The ATO has reminded relevant taxpayers to lodge their Taxable Payments Annual Report (TPAR) by the annual deadline or as soon as possible. It notes that the deadline for each year is firm and those that fail to lodge their TPAR may be subject to penalties, the scale of which depends on the size of the entity and the period of time since the due date for lodgment.
As a reminder, the TPAR applies to businesses in the building and construction industry as well as businesses that provide cleaning, courier and road freight, information technology and security, investigation or surveillance services and have paid contractors in relation to those services.
For small entities, the failure to lodge (FTL) penalty is calculated at a rate of one penalty unit for each period of 28 days (or part thereof) that the return or statement is overdue, up to a maximum of 5 penalty units. From 1 July 2023, one penalty unit is $313, therefore the maximum that small entities could be liable to would be $1,565. For medium entities (ie medium withholder for PAYG withholding purposes or has assessable income or current GST turnover of more than $1m and less than $20m) the penalty unit is multiplied by 2, which means the maximum FTL penalty could be $3,130.
Similarly, for large entities (ie large withholder for PAYG withholding purposes or an entity with an assessable income or current GST turnover of $20m or more) the penalty unit is multiplied by 5, therefore the maximum penalty could be $7,825. In addition, for global significant entities, the base penalty unit is multiplied by 500, meaning that the maximum penalty applicable could be $782,500.
“The ATO recently issued more than 16,000 penalties for businesses who didn’t lodge their TPARs for previous years, despite receiving multiple reminders. The average penalty for not lodging was approximately $1,110.” – ATO Assistant Commissioner, Tony Goding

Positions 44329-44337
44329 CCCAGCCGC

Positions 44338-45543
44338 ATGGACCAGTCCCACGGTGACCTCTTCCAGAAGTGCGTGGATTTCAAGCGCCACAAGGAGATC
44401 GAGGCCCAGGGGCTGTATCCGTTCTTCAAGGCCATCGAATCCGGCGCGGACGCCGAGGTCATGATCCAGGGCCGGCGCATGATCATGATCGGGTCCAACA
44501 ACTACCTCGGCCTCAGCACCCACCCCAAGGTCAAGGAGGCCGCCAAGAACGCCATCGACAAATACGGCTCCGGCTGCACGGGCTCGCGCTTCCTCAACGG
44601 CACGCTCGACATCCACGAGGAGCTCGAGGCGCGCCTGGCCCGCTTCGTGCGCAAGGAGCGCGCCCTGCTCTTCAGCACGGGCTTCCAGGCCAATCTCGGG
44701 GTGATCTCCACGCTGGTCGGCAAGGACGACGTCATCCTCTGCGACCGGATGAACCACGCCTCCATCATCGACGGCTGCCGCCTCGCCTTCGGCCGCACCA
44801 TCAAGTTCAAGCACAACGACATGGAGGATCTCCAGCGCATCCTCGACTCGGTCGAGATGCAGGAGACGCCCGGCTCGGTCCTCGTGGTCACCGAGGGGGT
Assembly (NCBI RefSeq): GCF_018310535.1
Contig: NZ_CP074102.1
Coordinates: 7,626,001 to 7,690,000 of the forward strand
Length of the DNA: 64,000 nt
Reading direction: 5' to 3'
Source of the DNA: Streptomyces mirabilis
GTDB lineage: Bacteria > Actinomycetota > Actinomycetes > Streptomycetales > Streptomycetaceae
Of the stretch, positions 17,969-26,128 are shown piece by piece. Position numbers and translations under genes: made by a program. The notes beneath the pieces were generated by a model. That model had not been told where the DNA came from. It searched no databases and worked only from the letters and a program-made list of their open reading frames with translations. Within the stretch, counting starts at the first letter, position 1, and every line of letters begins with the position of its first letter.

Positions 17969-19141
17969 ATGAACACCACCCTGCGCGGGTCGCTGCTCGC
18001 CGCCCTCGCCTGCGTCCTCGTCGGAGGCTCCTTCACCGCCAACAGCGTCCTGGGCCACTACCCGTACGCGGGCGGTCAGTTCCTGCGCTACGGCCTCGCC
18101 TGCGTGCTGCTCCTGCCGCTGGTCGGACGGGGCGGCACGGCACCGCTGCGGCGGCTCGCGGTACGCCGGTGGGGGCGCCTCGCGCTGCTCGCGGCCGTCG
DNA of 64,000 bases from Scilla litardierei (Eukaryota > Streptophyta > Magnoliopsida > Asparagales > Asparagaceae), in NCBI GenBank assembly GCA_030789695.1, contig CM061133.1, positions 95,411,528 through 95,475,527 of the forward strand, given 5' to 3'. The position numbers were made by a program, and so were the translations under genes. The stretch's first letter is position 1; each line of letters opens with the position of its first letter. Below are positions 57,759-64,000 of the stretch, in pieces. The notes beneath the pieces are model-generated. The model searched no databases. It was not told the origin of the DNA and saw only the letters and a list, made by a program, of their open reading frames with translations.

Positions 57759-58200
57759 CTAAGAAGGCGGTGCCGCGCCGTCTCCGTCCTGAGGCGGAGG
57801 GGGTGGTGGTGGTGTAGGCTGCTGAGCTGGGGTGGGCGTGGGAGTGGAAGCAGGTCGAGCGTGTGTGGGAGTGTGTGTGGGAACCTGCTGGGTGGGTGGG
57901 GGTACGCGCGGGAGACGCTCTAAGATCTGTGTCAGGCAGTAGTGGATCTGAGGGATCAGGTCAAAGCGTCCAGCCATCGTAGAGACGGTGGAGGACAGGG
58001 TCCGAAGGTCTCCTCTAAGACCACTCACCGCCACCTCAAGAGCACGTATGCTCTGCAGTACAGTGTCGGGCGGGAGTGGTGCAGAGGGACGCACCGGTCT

Businesses that may have received a reminder from the ATO to lodge a TPAR but do not actually need to lodge will need to submit a TPAR Non-lodgment advice form to avoid an unnecessary follow up. The form will allow entities to notify ATO of multiple years on the same form as well as to advise that they do not need to lodge in the future.
According to the ATO, around $400bn in payments made to almost 1.1m contractors were reported in the TPAR system in the last financial year. The ATO uses the information obtained to check for red flags, including non-reporting of income, non-lodgment of tax returns or activity statements, overclaiming of GST credits or misusing of ABNs. The ATO cites a recent example where it used TPAR data to investigate a sole trader who failed to include more than $80,000 of income from 3 different companies and failed to lodge activity statements.
The ATO will also include information reported in the TPAR in their prefilling service to help contractors get their income right in their tax returns. The prefilled data will give taxpayers transparency about the data that has been provided to the ATO about their business transactions.